U Pe Myint - Irr Lit Fest

We enter the ball room where the poetry panel discussion is being held.

It is spacious and there are many people sitting there, listening to the four members of the discussion panel – the editor, James Byrne, the translator Ko Ko Thett, the moderator Zeyar Lynn and a female Filipino poet. They talk about the nature of the poems in ‘Bones Will Crow‘, a collection of Myanmar poetry which Arc Publications has recently published.

It is very interesting and I would like to stay longer but my senior writer is now pointing at his watch.

It is time to leave and we walk upstairs to Ruby Room A.

Bones Will Crow - Ko Ko Thett-1

At first, there are only a few people there, but, by the time we are ready to start, nearly every seat is taken.

The topic of our discussion is “Translation and Adaptation,” and after my senior writer has introduced us both, Ko Thet Oo begins the discussion.

I feel it goes very well and many interesting points are made.

*

In the evening, I sit out on the terrace and reflect upon the day.

The atmosphere here is peaceful yet stimulating.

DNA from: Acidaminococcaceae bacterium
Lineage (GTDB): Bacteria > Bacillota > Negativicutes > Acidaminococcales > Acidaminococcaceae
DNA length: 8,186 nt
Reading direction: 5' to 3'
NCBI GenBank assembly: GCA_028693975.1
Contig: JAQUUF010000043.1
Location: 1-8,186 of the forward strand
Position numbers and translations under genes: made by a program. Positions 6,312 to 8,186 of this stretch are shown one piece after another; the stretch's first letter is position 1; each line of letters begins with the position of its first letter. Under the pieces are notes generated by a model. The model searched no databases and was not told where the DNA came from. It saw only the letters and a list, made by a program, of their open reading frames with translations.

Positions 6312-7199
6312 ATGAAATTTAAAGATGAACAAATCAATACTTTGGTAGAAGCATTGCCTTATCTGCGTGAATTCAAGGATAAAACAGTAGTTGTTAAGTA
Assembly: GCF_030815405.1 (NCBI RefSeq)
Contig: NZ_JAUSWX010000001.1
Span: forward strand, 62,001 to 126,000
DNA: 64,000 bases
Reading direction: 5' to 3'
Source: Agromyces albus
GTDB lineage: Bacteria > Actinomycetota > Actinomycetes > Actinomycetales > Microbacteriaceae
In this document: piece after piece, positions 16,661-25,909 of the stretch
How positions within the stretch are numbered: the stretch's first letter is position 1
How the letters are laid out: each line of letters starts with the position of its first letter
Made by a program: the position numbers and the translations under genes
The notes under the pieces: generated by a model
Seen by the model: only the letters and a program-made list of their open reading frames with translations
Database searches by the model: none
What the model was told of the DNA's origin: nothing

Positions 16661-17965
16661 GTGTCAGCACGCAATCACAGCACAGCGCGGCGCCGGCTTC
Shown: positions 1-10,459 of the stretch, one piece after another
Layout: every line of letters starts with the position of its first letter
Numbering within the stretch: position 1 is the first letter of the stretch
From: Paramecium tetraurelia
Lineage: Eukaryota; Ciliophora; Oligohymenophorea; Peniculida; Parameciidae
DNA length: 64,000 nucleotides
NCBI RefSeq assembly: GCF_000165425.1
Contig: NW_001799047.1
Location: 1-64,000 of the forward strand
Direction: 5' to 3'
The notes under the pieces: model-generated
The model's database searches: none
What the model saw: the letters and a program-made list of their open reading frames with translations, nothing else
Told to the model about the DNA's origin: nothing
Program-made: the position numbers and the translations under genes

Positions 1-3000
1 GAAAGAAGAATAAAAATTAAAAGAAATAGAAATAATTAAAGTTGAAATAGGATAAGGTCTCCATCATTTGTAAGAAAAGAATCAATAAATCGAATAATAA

Away from the daily pressures of the busy city, creativity seems to flow unimpeded.

Yes, everything appears more vivid to me.

The lake in the background. The sunlight dancing on its green ripples. The walkways fringed with palm trees. The small wooden bridge that protrudes into the lake. The men and women standing and sitting on its boards, drawing and writing.

I feel sure that this experience will linger in my mental mouth, far longer than these three days.

Hotel walkways

Day Two

I am thinking about whether I should buy the novel, ‘Two Lives’ by Vikram Seth.

I am confused because I only have a limited amount of cash but would dearly like to read the book and for him to sign it for me.

Putting it back down, I decide, for now, to make do with the photograph I took yesterday of Sayar Lay Ko Thin, Vikram Seth, Jung Chang and me together. I will buy the book later.

Unfortunately, I cannot. For when I do return, the last copy has been sold.

Books

At the festival, there are many foreigners.

They outnumber the local people, but I think it is good that they are here.

Out on the terraces, some are seated in front of a Myanmar puppet show, some are listening to Myanmar classical music being played by a young local woman upon a Myanmar harp, and some are sitting on the lawns, talking and playing with their friends and children.

The mood is relaxed and carefree and the air is an inclusive one.

The festival appears to be not only affecting me.

*

Sitting in the shade and drinking a glass of sweet iced tea, my mind goes back to the panel discussion with Jung Chang this afternoon.

In the audience there were both young and old people.

But the person I recall most clearly, is the female Japanese photographer who was trying to get the best shot she could of the lively discussion.

Although I watched her keenly, she paid no mind to my attention.